Flowers at Enchanting Floral Gardens of Kula, Maui, Hawaii (USA). April 30, 2009. (Euphorbia bracteata) Photo by: Forest Starr & Kim Starr
The gallery now contains thousands of pictures, however it is possible to do even more. We are, of course, seeking photos of species not yet shown in the gallery but not only that, we are also looking for better pictures than those already present. Read More...
Cultivation and Propagation: Pedilanthus bracteatus (Euphorbia bracteata) is a relatively fast grower succulent in frost free zones and also a great container plant for full sun to partial shade. It is probably a winter grower and need water from October, when the new leaves can be seen forming on the growing tip In April the leaves begin to go yellow and drop off, so now it rests quite dry in to summer. But others suggest to water it moderately all year round as it tends to be an opportunistic plant that tend to grow in each time of the year whenever it has enough water in fair weather and rest when temperatures are too hot or too cool and may have several or sometimes no growth cycles in a year. It must be grown very hard in the nursery as close to the natural conditions as possible. This ensures that it keeps its compact habit.
Soil: Give the plant a well drained, airy, growing medium which mainly consists of non organic material such us clay, pumice, lava grit, and only a little peat or leaf-mould.
Irrigation: It prefers to be on the dry side with good but infrequent waterings but looks best with regular watering in hot months. Less water during winter. No water should ever be allowed to stand around the roots. But it adapts to different growing conditions from extreme heat and drought, to high moisture as it has a low rot potential.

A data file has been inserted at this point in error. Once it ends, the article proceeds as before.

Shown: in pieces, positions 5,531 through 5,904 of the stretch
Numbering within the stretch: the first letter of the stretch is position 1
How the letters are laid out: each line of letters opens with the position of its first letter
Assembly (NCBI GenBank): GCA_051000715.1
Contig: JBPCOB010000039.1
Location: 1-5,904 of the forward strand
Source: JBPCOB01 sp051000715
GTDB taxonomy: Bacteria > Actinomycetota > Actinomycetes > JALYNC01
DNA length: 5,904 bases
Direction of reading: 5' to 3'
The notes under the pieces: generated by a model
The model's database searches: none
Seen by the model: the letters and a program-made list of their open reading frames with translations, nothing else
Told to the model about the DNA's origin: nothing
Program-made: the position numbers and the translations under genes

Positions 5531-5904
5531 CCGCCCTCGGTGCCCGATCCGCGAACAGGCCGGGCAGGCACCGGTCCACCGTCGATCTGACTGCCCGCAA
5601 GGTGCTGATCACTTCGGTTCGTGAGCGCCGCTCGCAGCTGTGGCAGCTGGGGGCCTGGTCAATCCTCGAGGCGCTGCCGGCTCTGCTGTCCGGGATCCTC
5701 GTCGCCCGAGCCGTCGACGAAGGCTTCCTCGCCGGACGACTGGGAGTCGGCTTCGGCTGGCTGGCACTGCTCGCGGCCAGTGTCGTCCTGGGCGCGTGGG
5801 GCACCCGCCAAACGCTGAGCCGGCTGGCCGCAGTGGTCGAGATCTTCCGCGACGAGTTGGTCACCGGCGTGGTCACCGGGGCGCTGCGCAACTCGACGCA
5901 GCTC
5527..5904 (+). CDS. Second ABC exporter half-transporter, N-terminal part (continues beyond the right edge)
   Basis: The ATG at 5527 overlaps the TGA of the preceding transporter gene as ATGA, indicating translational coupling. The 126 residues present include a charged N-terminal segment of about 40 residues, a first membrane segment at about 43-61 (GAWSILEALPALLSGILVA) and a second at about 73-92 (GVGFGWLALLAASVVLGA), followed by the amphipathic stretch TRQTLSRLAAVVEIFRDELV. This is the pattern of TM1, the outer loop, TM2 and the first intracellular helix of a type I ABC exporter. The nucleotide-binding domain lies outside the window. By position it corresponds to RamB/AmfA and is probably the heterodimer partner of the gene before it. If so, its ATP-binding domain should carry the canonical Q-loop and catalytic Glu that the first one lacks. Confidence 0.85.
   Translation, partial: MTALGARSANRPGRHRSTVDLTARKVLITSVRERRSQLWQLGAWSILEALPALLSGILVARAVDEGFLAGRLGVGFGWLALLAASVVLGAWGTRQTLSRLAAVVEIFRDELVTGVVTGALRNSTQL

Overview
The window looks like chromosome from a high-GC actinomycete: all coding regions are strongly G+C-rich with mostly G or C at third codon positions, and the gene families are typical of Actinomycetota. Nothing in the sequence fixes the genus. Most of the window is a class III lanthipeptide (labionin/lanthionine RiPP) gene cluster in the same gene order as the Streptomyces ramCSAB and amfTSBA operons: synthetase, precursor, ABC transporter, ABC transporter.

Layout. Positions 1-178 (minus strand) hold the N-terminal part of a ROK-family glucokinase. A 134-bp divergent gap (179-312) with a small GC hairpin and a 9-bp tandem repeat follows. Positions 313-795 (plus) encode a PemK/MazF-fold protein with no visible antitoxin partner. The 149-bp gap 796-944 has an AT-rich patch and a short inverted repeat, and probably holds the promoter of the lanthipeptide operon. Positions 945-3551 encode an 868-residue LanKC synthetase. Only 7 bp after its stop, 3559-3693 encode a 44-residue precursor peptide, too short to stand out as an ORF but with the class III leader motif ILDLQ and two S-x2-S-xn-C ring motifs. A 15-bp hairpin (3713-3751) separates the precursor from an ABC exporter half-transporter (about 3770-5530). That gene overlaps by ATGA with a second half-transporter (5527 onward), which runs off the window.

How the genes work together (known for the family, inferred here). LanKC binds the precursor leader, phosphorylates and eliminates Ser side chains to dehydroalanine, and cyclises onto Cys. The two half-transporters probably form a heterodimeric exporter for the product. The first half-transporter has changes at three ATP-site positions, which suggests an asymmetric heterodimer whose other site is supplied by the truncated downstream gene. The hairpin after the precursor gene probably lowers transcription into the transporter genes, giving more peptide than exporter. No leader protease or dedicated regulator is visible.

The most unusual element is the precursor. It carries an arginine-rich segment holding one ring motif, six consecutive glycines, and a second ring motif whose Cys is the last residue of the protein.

Feeding: Feed the plant with slow release fertiliser occasionally.
Re-potting: The plant grows rather slowly in pot. When necessary, re-pot to a slightly bigger pot. The pot should be just slightly bigger than the original pot and with a hole for drainage.
Hardiness: Hardy to approx to -5 degrees Celsius, it is cultivated in open air in the tropical and warm Mediterranean climate, with temperatures which it is good to keep over the 5°C, best 10-12°C, but can withstand light frost for short periods if very dry, in these situations it will better resist if sheltered by the winter rains, seen that the humidity and low temperatures render it more sensitive to rottenness. Plants in containers however, suffered major leaf loss. USDA Zone 9b to 12.
Exposure: Full sun to filtered light (leafy but with fewer flowers in deeper shade).
Maintenance: If the flower bracts dry up and the tip is not showing any blooms, prune about six centimetres of the tip of the stem to encourage new growth. This species do tend to get sort of leggy, which is particularly a problem if grown as a potted plant, and pruning is sometime necessary to shape. Staking is often necessary to prevent the plant from falling or bending over.
A round and sturdy support stake is advisable for a pot of plant with many stems. Use a soft rope or covered wire to tie. Secure the tie to the stake . Loop around the plant or make the figure "8" loosely so that they do not cut the stems. Then tie back to the stake with a knot.
Use: This plant is a fun addition in the garden in the ground or as a container specimen.
Warning: Most species in the Spurge family have white latex, a milky sap in the plant's stems and leaves that is poisonous. Be careful when handling it as the plant may cause skin irritation or allergic reaction.
Propagation: Seed or cutting. It is easy to propagate by cuttings in late spring to summer, just take a tip stem cutting directly into the soil after milky sap has totally flowed out. (preferably dry, loose, extremely well draining soil).
|Back to Ventenatia index|
|Back to Euphorbiaceae index|
|Back to Succulents Encyclopedia index|